I then passed out envelopes and paper and pens and asked them to spread out throughout the youth house and be quiet for 5-10 minutes as they to wrote a letter to themselves from God. I promised I wouldn’t read them, and had them put the letters in sealed envelopes and to address the envelopes to themselves. I then promised to send the letters out in a few months. I told them I’d love for them to get in the practice of sitting and listening for God speak to them – that this in and of itself is a form of prayer.

3. Praying for each other

What does it mean to be a praying community? It means to be together in prayer. Part of the value of youth group is providing a community of peers for our youth. A true community that shares in one another’s joy and sorrows. We share highs and lows at each youth group – but to be in Christian community means that we’re praying for each other’s lows and praising God for each other’s highs.

I share a story with my youth about a time when I was struggling to pray. I couldn’t quite find the words, and was afraid that my prayers wouldn’t be answered. But I had a wonderful community around me lifting me up in prayer and I depended on them saying the words I didn’t have the courage to say.

I told my students I’d like them to be that for each other. I gave them each two pieces of paper and asked them to think of one person they know who needs some prayer – maybe they’re sick or sad. Maybe they’re lonely or have a hard test coming up. Whatever the prayer was, I asked them to write the name or the initials of the person they wanted to pray for and to hang it up on the prayer wall I mentioned earlier. Similarly, I told them to use the other piece of paper to write the name of a person they’d like to thank God for, or to say a word of thanks for something good that’s happened for someone they know and to hang that on the wall.

4. Praying for yourself

Prayer of ExamenSome people feel just fine listing off a list of petitions for God. Other’s feel to self-focused. We’re taught to be humble and to lack self-interest. But the truth is, God wants us to depend on Him; to rest in God and the truth that God will cover our needs. It can be helpful for youth to sit in quiet and examine where they sense a need.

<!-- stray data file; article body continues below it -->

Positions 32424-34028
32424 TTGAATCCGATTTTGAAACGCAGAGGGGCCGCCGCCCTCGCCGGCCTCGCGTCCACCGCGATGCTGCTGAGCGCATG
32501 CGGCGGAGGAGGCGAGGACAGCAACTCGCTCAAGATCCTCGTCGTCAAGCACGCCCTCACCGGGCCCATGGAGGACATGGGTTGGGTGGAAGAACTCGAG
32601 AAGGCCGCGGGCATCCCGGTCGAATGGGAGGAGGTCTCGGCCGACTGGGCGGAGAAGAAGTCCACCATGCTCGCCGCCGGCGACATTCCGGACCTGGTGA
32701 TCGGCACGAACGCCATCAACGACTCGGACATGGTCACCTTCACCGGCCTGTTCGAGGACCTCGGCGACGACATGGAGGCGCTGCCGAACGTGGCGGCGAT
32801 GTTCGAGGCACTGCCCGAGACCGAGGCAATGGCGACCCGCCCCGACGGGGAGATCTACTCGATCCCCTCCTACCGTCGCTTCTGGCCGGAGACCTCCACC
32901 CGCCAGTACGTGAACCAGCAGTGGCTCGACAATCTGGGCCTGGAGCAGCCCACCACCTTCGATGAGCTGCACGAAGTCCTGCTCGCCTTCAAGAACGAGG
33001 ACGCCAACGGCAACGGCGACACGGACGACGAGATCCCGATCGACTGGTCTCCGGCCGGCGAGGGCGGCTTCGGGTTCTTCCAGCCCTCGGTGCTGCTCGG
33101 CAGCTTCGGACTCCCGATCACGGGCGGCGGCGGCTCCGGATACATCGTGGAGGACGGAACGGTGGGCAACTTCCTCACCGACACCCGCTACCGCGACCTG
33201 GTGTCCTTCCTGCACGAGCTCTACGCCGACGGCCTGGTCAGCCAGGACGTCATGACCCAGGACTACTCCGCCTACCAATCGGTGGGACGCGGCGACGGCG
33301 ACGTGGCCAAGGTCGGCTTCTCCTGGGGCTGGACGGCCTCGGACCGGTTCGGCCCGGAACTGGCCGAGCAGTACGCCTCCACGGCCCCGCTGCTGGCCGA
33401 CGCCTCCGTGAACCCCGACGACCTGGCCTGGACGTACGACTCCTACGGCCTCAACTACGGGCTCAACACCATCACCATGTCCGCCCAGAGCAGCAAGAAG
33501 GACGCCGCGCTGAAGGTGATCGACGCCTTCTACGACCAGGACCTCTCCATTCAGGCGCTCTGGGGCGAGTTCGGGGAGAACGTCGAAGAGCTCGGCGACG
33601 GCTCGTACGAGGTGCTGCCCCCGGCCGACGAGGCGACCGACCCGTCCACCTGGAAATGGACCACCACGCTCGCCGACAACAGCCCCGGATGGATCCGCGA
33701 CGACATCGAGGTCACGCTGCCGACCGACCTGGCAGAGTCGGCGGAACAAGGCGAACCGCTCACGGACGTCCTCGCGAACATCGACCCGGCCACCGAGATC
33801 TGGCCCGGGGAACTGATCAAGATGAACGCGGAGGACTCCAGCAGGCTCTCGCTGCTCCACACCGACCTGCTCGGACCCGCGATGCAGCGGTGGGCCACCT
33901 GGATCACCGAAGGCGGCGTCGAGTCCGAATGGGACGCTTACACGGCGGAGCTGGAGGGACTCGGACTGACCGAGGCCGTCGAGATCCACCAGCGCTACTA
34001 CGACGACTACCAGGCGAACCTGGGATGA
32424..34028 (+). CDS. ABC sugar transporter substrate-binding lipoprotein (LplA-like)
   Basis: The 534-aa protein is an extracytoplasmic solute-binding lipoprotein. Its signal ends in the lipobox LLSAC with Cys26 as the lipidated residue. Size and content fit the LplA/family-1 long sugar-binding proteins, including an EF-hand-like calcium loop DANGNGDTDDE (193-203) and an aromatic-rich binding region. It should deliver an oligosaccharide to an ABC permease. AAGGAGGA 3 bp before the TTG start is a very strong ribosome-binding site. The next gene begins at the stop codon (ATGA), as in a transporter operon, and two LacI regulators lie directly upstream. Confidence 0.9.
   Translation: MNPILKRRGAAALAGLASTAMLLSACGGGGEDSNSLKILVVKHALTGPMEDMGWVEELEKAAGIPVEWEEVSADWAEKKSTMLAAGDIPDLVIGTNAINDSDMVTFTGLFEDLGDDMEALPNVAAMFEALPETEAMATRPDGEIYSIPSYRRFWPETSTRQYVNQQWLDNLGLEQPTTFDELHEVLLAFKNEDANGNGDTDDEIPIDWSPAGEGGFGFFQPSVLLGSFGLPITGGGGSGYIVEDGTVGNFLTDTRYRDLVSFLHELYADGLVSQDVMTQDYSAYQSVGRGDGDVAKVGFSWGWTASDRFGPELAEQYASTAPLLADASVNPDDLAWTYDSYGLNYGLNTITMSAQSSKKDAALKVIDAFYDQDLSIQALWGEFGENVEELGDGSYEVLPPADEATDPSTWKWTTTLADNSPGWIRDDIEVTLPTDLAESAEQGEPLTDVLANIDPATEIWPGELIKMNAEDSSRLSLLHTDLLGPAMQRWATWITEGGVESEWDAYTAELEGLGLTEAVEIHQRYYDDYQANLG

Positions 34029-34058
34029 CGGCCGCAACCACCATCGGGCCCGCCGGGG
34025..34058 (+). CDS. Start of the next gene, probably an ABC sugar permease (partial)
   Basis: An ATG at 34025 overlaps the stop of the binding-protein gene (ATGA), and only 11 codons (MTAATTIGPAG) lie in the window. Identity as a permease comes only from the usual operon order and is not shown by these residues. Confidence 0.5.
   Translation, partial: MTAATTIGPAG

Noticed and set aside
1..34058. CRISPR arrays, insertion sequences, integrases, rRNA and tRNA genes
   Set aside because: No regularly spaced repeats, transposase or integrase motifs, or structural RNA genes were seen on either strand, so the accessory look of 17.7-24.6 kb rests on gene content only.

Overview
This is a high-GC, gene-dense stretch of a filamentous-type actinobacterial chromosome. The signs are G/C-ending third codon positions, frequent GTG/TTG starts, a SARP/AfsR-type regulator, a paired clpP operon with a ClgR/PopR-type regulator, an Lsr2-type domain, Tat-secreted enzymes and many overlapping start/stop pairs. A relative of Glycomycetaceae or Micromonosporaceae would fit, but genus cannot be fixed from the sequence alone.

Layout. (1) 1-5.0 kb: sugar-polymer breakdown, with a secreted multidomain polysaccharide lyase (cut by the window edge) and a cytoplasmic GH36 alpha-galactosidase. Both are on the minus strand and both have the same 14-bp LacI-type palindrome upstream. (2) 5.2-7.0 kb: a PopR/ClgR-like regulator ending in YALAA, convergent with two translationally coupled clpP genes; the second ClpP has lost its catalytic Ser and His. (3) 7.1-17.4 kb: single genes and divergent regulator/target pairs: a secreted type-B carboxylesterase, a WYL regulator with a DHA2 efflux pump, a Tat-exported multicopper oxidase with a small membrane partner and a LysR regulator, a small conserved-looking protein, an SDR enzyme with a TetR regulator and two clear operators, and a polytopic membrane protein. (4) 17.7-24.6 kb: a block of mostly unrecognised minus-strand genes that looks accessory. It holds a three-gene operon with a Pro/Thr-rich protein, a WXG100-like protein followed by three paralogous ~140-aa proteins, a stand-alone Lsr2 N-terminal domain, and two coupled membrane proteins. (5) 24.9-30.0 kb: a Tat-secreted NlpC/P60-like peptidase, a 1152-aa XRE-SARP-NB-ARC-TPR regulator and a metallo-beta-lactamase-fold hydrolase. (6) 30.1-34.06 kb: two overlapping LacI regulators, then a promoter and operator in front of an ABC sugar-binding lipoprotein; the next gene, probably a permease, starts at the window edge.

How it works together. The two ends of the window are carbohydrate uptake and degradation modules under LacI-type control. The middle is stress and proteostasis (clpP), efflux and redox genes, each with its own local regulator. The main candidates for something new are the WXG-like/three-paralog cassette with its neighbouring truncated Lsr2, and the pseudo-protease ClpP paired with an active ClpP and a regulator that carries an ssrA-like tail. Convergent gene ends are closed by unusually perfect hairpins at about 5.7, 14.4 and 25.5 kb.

Give them examples to help start this practice. Oftentimes some of our young people haven’t been taught to understand there are needs that aren’t material. In a wealthy community kids sometimes feel they have everything they need – water, food, shelter – what could they possibly ask for?

With this in mind I introduced my high schoolers to St. Ignatius’ Daily Examen. We lit candles, and I dimmed the lights. I had them take a couple of deep breaths and get comfortable, then I walked them through the Examen (this is a good resource if you are unfamiliar with the Examen). I did an abbreviated version which was about 7 minutes long. Then I passed out an Examen guide so they could practice it on their own if they chose.

Have Faith

Sometimes when we think of asking teenagers to pray, there’s some anxiety. Surely a 14-year-old boy can’t sit still long enough to do an Examen exercise. Well, have some faith in your youth. Prayer lightens our burden and yokes us to Christ. It is an essential part of Christian identity. We see Jesus going off to pray all throughout the Gospels. But prayer can be intimidating, so offering your youth tools and most importantly – encouragement is essential when you are the spiritual leader of youth!

What tools have you used to teach your youth about prayer? I would love to read about them in the comments!

About the Author: Rachael McNeal

rachael mcneal

Rachael McNeal currently lives in St. Augustine, while working as the Director of Youth Ministries at Christ Episcopal Church in Ponte Vedra Beach, FL. She also has experience in Higher Education and Interfaith Activism. Rachael graduated from Flagler College in St. Augustine, FL where she studied Religion and Youth Ministry. She attended Princeton Theological Seminary where she received her Master of Divinity. She was featured on Interfaith Youth Core’s podcast Common Knowledge and has written for OnFaith, Interfaith Youth Core, Faith Line Protestants, Sojourners, and Huffington Post Religion.